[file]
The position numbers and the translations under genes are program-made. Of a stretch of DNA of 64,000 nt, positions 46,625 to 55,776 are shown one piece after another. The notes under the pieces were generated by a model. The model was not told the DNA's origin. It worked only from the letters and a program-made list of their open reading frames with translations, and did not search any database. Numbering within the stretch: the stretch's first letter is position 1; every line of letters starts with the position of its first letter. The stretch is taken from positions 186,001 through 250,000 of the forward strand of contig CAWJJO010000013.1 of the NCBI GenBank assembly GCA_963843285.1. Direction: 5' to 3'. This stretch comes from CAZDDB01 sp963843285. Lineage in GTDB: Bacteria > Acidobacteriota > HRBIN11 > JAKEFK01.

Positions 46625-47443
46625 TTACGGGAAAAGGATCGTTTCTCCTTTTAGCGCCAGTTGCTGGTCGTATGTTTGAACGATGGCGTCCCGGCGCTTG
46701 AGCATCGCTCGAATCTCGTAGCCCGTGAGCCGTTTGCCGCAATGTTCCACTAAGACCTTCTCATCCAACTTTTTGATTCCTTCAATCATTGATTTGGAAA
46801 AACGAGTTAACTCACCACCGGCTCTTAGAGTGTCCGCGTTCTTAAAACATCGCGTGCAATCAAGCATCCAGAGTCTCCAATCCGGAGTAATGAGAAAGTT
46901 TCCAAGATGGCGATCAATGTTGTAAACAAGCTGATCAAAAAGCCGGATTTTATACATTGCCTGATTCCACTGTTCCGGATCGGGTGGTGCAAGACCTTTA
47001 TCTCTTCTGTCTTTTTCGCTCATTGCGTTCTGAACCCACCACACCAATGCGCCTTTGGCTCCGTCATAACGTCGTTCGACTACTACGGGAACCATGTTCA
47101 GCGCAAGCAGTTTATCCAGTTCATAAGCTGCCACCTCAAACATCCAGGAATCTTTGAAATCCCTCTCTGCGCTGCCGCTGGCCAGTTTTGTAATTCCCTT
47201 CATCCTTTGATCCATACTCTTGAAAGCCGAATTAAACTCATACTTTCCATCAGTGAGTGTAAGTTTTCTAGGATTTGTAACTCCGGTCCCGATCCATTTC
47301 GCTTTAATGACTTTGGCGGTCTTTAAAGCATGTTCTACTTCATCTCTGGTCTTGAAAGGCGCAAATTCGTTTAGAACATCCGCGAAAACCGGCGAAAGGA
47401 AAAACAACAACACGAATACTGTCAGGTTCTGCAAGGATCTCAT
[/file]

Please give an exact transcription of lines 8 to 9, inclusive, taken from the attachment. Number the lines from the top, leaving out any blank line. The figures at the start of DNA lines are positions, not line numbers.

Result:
47101 GCGCAAGCAGTTTATCCAGTTCATAAGCTGCCACCTCAAACATCCAGGAATCTTTGAAATCCCTCTCTGCGCTGCCGCTGGCCAGTTTTGTAATTCCCTT
47201 CATCCTTTGATCCATACTCTTGAAAGCCGAATTAAACTCATACTTTCCATCAGTGAGTGTAAGTTTTCTAGGATTTGTAACTCCGGTCCCGATCCATTTC